Florida lawmakers unanimously approved a bill hiking fines and boosting oversight for property insurance companies, a move supporters said was needed to ensure the companies were handling claims properly following a series of new laws aimed at reducing lawsuits against them.
The bill (SB 7052) increases fines on insurers that mishandle claims, requires the Office of Insurance Regulation (OIR) to issue quarterly reports on enforcement measures, requires more frequent reviews of “high-risk” insurers and insurers who have a high volume of consumer complaints following a hurricane, and requires carriers to inform OIR when they stop issuing new policies and why.
“Property insurers who prey on Floridians with deliberate efforts to reject or reduce legitimate claims deserve to get hammered,” House Speaker Paul Renner, a Palm Coast Republican, said in a released statement.
“Recent reforms by this Legislature to create a healthier and more balanced property insurance market will make homeowner’s insurance more affordable. As more competition enters the market, we need to ensure Florida’s homeowners are not taken advantage of.”
The bill passed unanimously through the Senate last week and will next head to Gov. Ron DeSantis’ desk.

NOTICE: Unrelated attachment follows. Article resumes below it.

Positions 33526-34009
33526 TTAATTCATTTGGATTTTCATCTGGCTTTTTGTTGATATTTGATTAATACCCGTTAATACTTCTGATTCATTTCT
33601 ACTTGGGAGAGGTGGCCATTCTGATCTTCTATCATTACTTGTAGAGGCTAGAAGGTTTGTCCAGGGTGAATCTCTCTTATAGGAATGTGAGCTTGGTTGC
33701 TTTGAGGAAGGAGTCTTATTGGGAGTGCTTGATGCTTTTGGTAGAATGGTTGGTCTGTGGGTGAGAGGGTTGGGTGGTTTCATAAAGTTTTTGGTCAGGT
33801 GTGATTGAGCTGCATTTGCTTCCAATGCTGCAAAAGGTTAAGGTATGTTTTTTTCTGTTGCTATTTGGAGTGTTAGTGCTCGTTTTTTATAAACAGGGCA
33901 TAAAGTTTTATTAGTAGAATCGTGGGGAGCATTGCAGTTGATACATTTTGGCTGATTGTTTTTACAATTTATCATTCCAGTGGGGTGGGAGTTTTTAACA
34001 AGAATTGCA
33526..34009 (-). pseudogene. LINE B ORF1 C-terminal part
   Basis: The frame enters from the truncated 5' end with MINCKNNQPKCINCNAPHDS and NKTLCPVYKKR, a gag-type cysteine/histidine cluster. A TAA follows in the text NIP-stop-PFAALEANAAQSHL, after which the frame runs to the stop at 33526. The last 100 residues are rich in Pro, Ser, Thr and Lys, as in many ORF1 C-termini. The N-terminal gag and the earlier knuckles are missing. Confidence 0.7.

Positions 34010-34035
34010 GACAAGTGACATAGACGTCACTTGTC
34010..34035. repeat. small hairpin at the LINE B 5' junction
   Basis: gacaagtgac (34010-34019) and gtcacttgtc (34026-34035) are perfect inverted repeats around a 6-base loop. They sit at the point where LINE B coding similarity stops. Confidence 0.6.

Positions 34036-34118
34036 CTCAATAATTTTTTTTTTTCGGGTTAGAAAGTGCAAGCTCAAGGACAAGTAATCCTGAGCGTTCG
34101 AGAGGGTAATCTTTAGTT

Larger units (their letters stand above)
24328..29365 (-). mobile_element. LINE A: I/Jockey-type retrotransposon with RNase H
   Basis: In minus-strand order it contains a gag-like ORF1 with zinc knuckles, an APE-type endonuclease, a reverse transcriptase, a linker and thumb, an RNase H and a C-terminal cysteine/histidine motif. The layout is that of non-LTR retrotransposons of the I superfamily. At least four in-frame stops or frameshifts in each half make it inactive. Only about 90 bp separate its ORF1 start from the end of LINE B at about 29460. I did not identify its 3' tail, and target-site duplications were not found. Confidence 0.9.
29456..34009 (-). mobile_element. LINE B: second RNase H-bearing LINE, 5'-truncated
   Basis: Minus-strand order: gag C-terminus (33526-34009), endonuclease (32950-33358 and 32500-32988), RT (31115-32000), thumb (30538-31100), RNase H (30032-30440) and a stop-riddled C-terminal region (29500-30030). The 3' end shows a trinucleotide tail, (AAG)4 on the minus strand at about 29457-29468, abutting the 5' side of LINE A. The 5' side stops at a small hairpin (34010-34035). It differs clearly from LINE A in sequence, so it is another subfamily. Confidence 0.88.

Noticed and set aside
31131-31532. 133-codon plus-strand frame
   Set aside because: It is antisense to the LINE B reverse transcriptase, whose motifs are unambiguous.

It comes after lawmakers in a December Special Session passed a law eliminating the one-way attorney fee statute and the use of assignment of benefits (AOB) to a contractor, which insurers blamed for skyrocketing lawsuits that have boosted losses and premiums. Lawmakers were responding to the failure of seven companies since the start of 2022 and the large hikes in rates sought by other companies.
But since the law took effect, several companies have sought large statewide average increases, including one as high as 60%.
Some Democrats, though supportive of the bill, wanted stricter requirements on insurers. Rep. Hillary Cassel, a Dania Beach Democrat, noted regulators still had discretion to decide when to impose fines, and insurers weren’t required to report the number of ongoing lawsuits they have.
“I don’t think we go far enough,” Cassel said. “Sadly … this is going to be another bill that, while we pass it, doesn’t provide relief to consumers.”